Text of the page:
Tuesday, August 4, 2015

Ethics Commission clears former Mayor John Street, does not "condone" his conduct

The State Ethics Commission says former Mayor John Street did not violate the Ethics Act when he voted as chairman of the Philadelphia Housing Authority to approve a contract of up to $7.5 million for a law firm that employed his son.

Ethics Commission clears former Mayor John Street, does not "condone" his conduct

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Former Mayor John Street was cleared by the State Ethics Commission for awarding PHA contracts to a law firm that employed his son. (Staff Photo)
Former Mayor John Street was cleared by the State Ethics Commission for awarding PHA contracts to a law firm that employed his son. (Staff Photo)

The State Ethics Commission says former Mayor John Street did not violate the Ethics Act when he voted as chairman of the Philadelphia Housing Authority to approve a contract of up to $7.5 million for a law firm that employed his son.

Four of the seven commission members, in a ruling released today, said they do “not condone the conduct at issue in this case” but had to decide in Street’s favor because the contract was part of a package that included contracts for other law firms.

Two members, including Commission Chairman, John Bolger, dissented in the ruling, writing that “the ban on use of public office for a private pecuniary gain for the public official himself or immediate family is at the heart of the Ethics Act.”

Street's attorney, Charles Gibbs, took note of the Commission's statement that they did not condone the conduct but followed legal precedent in the ruling.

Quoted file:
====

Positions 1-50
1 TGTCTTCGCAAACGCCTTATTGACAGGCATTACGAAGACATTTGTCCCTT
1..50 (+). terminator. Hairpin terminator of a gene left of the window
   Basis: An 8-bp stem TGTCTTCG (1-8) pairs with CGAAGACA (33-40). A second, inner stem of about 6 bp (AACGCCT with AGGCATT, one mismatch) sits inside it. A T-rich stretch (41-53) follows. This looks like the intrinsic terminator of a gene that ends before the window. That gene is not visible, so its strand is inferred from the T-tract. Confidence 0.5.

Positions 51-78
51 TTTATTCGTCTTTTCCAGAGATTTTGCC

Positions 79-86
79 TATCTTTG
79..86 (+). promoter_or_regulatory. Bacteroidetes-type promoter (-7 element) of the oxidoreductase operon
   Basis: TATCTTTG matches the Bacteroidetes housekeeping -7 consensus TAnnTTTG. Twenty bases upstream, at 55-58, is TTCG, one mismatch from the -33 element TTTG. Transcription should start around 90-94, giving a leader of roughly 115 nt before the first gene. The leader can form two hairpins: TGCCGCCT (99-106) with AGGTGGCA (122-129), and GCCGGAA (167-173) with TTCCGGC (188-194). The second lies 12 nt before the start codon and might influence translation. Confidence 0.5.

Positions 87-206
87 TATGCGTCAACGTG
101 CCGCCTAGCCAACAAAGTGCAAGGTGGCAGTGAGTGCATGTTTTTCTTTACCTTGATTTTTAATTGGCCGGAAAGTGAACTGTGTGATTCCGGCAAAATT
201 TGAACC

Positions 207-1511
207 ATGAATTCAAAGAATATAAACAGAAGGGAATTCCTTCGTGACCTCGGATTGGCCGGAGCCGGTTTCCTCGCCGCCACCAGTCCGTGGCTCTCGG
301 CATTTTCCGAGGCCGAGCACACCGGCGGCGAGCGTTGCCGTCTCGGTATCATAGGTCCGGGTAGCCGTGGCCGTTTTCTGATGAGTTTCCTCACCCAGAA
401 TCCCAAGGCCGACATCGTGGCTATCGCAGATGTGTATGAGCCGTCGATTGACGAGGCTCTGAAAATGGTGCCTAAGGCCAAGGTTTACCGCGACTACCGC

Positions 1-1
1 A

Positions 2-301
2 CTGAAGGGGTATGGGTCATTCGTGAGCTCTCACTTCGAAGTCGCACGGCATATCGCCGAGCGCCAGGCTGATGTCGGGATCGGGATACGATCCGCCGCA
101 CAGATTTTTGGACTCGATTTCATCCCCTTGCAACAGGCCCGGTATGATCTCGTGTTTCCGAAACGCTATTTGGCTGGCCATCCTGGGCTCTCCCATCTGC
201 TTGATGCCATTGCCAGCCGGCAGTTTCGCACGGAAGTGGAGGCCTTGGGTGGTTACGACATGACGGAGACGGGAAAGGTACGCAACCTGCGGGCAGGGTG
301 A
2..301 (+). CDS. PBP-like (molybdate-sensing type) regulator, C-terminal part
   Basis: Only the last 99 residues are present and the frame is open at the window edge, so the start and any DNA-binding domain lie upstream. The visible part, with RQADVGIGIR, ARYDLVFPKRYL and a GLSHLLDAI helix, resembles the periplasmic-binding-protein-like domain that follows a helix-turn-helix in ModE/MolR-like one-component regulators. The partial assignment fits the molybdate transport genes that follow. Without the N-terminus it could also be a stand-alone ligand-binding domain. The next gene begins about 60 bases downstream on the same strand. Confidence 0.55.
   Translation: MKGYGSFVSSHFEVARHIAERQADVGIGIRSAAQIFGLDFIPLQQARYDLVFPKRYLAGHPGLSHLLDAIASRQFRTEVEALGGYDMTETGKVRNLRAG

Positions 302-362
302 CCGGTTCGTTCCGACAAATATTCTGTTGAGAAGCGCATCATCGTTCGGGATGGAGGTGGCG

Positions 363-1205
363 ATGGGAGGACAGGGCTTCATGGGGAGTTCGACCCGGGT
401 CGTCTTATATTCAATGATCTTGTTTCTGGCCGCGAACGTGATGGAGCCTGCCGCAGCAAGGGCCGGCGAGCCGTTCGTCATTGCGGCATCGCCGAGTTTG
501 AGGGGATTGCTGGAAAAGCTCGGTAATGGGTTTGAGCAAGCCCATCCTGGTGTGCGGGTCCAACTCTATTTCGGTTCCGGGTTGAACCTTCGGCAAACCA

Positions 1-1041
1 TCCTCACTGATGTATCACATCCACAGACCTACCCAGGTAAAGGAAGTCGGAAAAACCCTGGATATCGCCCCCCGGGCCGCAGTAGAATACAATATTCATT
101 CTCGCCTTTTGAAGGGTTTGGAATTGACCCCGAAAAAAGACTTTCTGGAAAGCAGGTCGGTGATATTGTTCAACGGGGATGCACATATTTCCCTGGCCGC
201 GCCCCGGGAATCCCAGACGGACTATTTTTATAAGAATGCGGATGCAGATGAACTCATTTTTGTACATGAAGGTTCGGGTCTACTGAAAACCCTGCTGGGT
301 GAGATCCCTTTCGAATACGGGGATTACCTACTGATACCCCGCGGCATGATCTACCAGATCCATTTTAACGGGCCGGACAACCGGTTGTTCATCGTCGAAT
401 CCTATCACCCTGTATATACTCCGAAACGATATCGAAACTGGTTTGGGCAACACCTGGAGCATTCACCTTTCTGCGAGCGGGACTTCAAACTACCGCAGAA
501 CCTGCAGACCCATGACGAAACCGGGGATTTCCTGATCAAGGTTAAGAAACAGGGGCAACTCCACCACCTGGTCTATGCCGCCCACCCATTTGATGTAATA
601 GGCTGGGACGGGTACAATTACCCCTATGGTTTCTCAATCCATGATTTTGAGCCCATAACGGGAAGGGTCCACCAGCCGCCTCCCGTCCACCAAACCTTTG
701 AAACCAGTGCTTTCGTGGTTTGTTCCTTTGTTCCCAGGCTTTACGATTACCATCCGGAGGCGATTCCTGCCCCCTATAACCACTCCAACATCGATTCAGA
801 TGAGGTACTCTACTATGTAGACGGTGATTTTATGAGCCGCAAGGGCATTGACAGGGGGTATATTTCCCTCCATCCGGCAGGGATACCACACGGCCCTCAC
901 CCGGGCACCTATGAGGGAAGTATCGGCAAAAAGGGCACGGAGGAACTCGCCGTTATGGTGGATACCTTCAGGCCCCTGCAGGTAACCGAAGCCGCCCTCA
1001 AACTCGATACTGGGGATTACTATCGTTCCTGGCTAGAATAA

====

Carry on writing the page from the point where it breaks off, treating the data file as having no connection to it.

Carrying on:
“Despite their hesitation, the fact is the Ethics Commission did exactly what they were supposed to do," Gibbs said. "That is: Look at the law and determine the facts.”

The Commission ruled Street did violate part of the ethics act that required him to file a statement of financial interest every year while holding public office. Street did not file that statement in 2006 and 2010.

Street’s son, Sharif Street, was a real estate lawyer at the now defunct firm of Wolf Block Schorr & Solis-Cohen . Street served on the PHA board from 2004 until 2011, more than three years after his second term as mayor ended.

The commission, it the ruling, noted that PHA’s own code of conduct says it is a conflict of interest to award a contract to an immediate family member. It also noted that PHA’s then-general counsel pointed out in a meeting that Street should not on a matter involving Wolf Block. Street voted anyway.

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About this blog
William Bender, a Drexel graduate who landed at the Daily News in 2007, has covered everything from South Philly mobsters to doomsday hucksters. He occasionally writes about local food trucks and always eats everything on his plate, whether it be a bloody rib eye or a corrupt politician. E-mail tips to benderw@phillynews.com
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David Gambacorta, has been a reporter with the Daily News since 2005, covering crime, police corruption and all of the other bizarre things that happen in Philadelphia. Now he’s covering the 2015 mayor’s race, because he enjoys a good circus just as much as the next guy. He’s always looking to get a cup of coffee. Send news tips and other musings on life to gambacd@phillynews.com
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